May 11, 2009

Initial Thoughts on Franken's Minnesota Supreme Court Brief

I have now had a chance to give a quick first read to Al Franken's Respondent's Brief in the Coleman-Franken U.S. Senate contest. (The brief is available here). My initial thoughts on Coleman's opening brief are here. Coleman's reply brief is due Friday [corrected], and oral argument before the Minnesota Supreme Court in June 1. Here are my thoughts on Franken's brief.

1. This is an extremely well done brief. When learning to be an appellate laywer, I recall hearing from Ellis Horvitz, dean of California appellate lawyers, that sometimes the most appropriate tone on response to an argument is a "stifled yawn." That's how this brief comes across. It takes an incredible amount of restraint (and confidence) not to respond to every argument and sub-argument of an opponent, and to treat potentially major issues with the back of one's hand. That's how this brief deals with Coleman's argument. It devotes only 5 pages (of 44) to refuting Coleman's equal protection argument, which is certainly Coleman's strongest appellate argument. The Franken brief (at least on my first read through) does not even tackle some of Coleman's weaker arguments, such as that for proportional reduction. The message that comes across is: Coleman's arguments are mostly waived; those that are not waived are inconsistent, and even if they were accepted they do not demonstrate the right to the remedy of a new election.

2. There are not too many surprises in the way that Franken's team argues the Bush v. Gore issue; the arguments go as I anticipated. I would have expected a bit more attention paid to the details in the record of the variations in local policy on dealing with absentee ballots. Still, having not heard all the evidence and having not reviewed the record, perhaps this was a wise choice. Franken does not claim that Bush v. Gore has no precedential value. But the brief seeks to limit the holding as a matter of both fact and law.

3. The brief states that the due process argument is waived because it was not properly raised in the trial court (I don't know that this is smart strategy---getting it adjudicated here might save a further adjudication in a later federal court action). On the merits they contend, as I have argued, that it will be Franken, rather than Coleman, who has a potential due process argument if the state Supreme Court changes the standards for counting absentee ballots later in the game.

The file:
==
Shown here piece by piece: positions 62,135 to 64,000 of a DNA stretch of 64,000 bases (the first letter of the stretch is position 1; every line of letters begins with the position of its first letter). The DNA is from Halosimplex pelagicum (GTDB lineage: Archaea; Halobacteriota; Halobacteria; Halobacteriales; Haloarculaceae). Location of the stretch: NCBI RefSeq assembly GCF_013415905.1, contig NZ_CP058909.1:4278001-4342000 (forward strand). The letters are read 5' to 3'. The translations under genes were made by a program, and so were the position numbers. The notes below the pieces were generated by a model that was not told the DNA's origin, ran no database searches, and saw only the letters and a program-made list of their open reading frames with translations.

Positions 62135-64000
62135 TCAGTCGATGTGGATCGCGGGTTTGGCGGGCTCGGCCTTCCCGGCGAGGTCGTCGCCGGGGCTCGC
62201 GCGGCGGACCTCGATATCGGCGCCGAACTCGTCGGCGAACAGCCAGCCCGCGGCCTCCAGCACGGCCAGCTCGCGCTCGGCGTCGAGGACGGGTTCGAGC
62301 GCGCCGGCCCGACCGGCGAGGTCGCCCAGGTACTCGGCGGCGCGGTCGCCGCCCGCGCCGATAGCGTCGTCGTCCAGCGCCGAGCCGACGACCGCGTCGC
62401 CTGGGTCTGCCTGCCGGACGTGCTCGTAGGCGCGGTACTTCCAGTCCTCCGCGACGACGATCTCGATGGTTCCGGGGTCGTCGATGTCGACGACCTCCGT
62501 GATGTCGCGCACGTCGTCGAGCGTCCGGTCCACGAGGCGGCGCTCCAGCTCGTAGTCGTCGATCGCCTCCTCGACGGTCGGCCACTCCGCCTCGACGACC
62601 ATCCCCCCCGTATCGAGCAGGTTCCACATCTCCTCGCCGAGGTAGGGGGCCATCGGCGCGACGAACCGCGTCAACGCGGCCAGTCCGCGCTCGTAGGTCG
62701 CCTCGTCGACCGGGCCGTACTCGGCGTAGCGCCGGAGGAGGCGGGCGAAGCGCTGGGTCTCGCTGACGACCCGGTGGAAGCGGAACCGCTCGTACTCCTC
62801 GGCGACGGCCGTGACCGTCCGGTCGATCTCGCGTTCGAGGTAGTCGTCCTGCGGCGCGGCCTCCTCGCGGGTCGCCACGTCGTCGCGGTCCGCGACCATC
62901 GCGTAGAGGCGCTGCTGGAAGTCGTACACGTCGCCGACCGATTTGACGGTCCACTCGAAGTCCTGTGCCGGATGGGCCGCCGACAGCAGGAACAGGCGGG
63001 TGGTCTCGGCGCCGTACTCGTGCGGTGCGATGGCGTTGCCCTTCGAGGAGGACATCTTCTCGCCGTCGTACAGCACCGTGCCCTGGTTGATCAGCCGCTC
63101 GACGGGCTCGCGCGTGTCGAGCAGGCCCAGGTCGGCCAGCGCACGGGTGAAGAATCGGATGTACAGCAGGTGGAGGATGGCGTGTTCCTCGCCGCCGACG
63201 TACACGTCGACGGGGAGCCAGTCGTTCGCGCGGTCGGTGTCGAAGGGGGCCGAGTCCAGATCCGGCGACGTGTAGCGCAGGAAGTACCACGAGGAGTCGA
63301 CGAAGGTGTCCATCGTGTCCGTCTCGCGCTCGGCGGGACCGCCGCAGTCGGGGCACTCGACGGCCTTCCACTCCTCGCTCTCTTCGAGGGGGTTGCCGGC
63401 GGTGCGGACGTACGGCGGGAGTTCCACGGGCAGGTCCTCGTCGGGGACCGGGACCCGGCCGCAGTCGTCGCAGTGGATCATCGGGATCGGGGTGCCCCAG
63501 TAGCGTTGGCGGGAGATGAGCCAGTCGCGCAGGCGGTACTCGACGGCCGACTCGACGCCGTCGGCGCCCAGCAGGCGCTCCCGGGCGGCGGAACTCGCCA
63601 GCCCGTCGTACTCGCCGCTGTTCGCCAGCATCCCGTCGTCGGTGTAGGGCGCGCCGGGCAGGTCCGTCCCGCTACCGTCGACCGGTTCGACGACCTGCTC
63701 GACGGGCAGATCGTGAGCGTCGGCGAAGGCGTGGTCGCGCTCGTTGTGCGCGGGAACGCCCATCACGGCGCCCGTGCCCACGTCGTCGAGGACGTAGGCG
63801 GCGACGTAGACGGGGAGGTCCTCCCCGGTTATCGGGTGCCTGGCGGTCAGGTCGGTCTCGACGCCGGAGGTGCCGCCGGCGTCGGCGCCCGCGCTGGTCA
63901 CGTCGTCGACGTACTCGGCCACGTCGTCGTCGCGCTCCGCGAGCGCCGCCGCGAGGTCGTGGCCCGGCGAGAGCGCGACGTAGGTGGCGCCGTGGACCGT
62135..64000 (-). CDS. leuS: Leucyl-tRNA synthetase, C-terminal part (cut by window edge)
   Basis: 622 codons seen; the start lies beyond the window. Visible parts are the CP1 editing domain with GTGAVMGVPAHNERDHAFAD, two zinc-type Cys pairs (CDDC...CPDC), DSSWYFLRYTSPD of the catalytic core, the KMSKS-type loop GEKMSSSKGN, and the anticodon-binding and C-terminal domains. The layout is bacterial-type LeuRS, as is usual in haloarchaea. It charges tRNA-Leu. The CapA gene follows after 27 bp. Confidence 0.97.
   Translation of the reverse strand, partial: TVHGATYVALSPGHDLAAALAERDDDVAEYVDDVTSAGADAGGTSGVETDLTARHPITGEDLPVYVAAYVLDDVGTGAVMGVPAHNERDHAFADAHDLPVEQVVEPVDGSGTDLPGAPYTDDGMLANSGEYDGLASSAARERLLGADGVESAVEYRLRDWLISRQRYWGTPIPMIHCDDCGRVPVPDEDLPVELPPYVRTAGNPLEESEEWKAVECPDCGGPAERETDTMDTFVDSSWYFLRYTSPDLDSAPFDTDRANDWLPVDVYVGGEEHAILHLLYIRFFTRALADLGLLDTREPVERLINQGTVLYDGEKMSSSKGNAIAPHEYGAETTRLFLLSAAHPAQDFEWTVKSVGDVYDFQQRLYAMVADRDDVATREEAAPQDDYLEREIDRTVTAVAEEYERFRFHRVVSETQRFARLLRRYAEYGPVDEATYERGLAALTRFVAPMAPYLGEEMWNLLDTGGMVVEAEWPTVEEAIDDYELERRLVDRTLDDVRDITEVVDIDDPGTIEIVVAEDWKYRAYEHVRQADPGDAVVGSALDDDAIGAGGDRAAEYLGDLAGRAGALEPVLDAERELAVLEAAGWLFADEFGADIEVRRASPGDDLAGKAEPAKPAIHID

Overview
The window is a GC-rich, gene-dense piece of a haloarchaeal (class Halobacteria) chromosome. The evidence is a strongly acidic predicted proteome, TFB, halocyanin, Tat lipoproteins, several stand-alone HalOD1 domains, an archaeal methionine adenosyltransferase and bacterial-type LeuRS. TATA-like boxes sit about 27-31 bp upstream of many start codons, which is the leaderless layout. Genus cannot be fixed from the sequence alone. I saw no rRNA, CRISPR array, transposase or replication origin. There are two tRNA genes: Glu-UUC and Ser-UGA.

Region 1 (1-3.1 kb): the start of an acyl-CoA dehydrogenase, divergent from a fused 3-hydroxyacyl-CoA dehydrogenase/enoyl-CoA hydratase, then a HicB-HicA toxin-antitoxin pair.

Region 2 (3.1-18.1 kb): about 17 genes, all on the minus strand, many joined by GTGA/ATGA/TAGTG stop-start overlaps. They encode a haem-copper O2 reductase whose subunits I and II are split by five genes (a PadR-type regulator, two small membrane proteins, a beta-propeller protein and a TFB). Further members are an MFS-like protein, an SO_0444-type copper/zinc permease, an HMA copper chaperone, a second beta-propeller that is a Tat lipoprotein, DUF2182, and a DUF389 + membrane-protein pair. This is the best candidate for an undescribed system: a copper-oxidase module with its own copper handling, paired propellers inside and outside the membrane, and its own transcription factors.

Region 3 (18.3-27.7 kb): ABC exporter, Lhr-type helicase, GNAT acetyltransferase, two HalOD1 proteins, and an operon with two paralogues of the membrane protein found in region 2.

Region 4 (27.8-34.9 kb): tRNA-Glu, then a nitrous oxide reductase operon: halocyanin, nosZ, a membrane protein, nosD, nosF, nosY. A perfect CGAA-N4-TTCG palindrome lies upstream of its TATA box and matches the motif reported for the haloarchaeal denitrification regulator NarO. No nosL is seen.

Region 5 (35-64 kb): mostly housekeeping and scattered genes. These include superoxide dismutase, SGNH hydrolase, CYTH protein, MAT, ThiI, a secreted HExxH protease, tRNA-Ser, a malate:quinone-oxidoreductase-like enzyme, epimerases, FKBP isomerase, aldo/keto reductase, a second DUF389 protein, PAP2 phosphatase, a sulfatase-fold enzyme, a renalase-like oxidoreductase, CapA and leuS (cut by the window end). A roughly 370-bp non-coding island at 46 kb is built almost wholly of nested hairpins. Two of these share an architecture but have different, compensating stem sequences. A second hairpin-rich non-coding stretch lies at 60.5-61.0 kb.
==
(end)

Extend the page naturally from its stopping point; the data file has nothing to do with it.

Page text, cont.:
4. At the end of the brief, Franken asks the court to state that its decision ends the state election process, thereby giving the winner at the state Supreme Court the immediate right to an election certificate. I've said that I think that's a strong argument as to a follow-on separate federal lawsuit, but it is less clear as to whether a petition for cert. to the U.S. Supreme Court would be considered part of the state process that could delay the issuance of a certificate. It could well be that if the state supreme court sides with Franken, it will order the issuance of a certificate after a short time, enough time for Coleman to seek a stay from the U.S. Supreme Court.

5. There's still so much irony here in the position of the parties. We already had the Republican candidate shouting out the mantra of "count every vote," and arguing that substantial compliance rather than strict compliance with election law rules as good enough. Here, we have the Democratic candidate's lawyers arguing for a narrow reading of the equal protection holding in Bush v. Gore (I thought it was particularly unpersuasive to argue that absentee voters don't get the same equal protection rights (p. 17: "Appellants challenge its treatment of absentee ballots--which, prior to acceptance, are entitled to significantly less constitutional scrutiny"). There's also a ringing endorsement of the Supreme Court's decision in the Crawford voter identification case, particularly the point that the state can act to prevent voter fraud even in the absence of any good evidence that it exists.

6. I still think Coleman has an uphill battle here. It would not surprise me if Franken won in an unanimous decision at the state Supreme Court. Even if he does, Michael Steele says "Hell No" on giving up. We'll see.

Posted by Rick Hasen at May 11, 2009 02:53 PM